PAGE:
Results: 814 of the 820 species studied were impacted by at least one of the six primary threats to biodiversity. Habitat degradation was the most significant threat, affecting 81.8% of species, followed by natural causes (51.0%), over-exploitation (46.9%), introduced species (46.4%), pollution (35.1%) and native species dynamics (27.2%). This represented an overall increase in threats compared to Venter et al., though introduced species and natural causes were the only threats that increased with statistical significance. Climate change impacted a total of 37.7% of species, with 13.3% of species impacted by current climate change, and 14.7% and 9.7% that will likely be impacted by probable and future climate change, respectively.

The figure shows a bar graph comparing the prevalence of the primary threats to biodiversity in the modern 2018 study and the 2005 Venter et al. study. In the top right corner, a legend indicates that white bars represent data from 2005, which included 488 species total, and black bars represent data from 2018, which included 814 species total. The x-axis shows the biodiversity threats, including habitat loss, introduced species, over-exploitation, pollution, native species interactions, natural causes, and current climate change. For each threat category, a pair of historical and modern bars are shown, with the exception of current climate change, which only has a bar for 2018. The y-axis is labeled “percentage of at-risk species,” and ranges from 0 to 90, increasing at increments of 10. For modern data, habitat loss is the most prevalent threat, affecting 81.8% of species, followed by natural causes, over-exploitation and introduced species, which all affected roughly 45-50% of species. Pollution and native species interactions (affecting 35.1% and 27.2% of species respectively) were moderate threats, while climate change was the lowest, affecting only 13.3%. For the 2005 Venter et al. data, habitat loss was also the most significant threat and was slightly more prevalent than it is today, affecting 83.8% of species. Native species interactions were also slightly higher in the 2005 study than the 2018 study, though not enough to be significant. All other threats were higher in the modern study, though introduced species and natural causes were the only categories that increased with statistical significance.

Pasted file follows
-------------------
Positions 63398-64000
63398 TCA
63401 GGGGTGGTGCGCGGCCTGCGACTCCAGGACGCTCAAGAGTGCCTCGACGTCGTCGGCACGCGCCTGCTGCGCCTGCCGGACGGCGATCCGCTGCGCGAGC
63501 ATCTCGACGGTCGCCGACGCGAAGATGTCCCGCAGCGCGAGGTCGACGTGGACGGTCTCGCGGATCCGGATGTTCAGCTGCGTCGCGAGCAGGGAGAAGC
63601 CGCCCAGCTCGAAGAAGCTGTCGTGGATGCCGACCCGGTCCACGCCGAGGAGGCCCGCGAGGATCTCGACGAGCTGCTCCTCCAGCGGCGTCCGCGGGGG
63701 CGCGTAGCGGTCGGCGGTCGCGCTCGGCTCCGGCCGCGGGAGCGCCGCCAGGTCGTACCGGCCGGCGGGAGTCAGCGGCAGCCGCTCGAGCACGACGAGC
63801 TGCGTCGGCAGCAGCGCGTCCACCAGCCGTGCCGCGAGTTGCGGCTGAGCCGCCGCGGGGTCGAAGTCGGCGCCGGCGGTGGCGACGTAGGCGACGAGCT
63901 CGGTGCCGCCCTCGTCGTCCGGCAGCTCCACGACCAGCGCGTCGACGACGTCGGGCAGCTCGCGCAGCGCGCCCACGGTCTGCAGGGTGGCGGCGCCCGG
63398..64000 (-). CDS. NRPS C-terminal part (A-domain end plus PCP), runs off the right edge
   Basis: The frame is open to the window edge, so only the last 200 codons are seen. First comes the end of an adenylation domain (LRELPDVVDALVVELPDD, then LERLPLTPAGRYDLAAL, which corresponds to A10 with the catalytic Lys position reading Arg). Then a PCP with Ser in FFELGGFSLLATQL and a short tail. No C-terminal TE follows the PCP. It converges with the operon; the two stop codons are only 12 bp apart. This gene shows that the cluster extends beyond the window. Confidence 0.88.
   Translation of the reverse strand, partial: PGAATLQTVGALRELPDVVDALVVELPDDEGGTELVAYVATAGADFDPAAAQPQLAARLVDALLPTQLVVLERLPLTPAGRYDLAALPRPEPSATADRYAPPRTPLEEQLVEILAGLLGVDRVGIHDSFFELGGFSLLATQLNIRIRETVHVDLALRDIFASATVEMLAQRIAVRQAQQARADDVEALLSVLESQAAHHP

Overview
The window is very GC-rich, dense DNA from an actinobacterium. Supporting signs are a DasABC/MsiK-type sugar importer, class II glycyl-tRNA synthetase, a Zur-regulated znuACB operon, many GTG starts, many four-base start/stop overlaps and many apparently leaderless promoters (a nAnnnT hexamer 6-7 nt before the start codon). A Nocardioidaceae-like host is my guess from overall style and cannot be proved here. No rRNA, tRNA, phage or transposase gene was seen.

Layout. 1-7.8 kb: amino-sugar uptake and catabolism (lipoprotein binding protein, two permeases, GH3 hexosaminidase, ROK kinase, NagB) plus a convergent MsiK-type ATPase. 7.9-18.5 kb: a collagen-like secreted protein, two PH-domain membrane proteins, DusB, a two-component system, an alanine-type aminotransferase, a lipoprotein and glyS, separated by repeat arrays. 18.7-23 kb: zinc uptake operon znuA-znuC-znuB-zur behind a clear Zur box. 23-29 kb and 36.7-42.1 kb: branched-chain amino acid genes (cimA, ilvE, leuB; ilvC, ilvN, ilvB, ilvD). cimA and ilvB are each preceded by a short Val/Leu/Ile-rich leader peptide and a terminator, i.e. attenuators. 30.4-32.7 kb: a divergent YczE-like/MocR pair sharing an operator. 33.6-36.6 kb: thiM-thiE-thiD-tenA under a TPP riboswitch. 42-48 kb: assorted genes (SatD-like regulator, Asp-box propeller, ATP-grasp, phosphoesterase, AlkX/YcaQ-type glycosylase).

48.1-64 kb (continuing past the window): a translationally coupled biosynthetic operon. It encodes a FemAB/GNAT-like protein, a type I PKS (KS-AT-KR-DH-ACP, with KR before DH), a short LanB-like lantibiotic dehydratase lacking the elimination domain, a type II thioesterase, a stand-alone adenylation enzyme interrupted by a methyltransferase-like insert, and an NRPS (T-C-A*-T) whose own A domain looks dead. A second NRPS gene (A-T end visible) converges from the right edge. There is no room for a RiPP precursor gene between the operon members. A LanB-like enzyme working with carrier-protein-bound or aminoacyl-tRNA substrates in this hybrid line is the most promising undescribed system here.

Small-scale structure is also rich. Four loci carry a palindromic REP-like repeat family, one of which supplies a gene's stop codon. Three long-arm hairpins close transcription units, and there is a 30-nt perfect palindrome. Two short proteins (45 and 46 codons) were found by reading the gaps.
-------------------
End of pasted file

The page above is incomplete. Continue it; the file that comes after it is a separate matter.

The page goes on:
Fig 1. Percentage of at-risk species in Canada that were impacted by the six primary threats to biodiversity, comparing modern data from December 2018 and data recorded by Venter et al. in June 2005. The modern threat of climate change is also included, though there is no corresponding 2005 record. N represents the number of species (n=488 in 2005, n=814 in 2018).

The analysis comparing threats to species with multiple COSEWIC status reports found an average increase from 2.5 to 3.5 threats per species in newer reports. The prevalence of many threats also increased significantly over time, including a 27.6% increase in introduced species, a 13.3% increase in over-exploitation, and a 10.1% increase in pollution. Mentions of the threat of climate change also increased from 11.7% in the oldest reports to 49.5% in the newest reports.

Why is this study important? This study reveals that threats to biodiversity continue to increase today, despite protections that have been put in place. In particular, the threat of introduced species has increased significantly in recent years, reflecting rises in globalization and human-environmental interactions. Overall, researchers were surprised by the relatively low percentage of species currently impacted by climate change (13.3%), as this topic has gained so much global attention. The authors suggested the unexplained increase in death by natural causes compared to the Venter et al. report may actually account for impacts from climate change, as climate change has increased the severity of storms, droughts, and other weather events worldwide.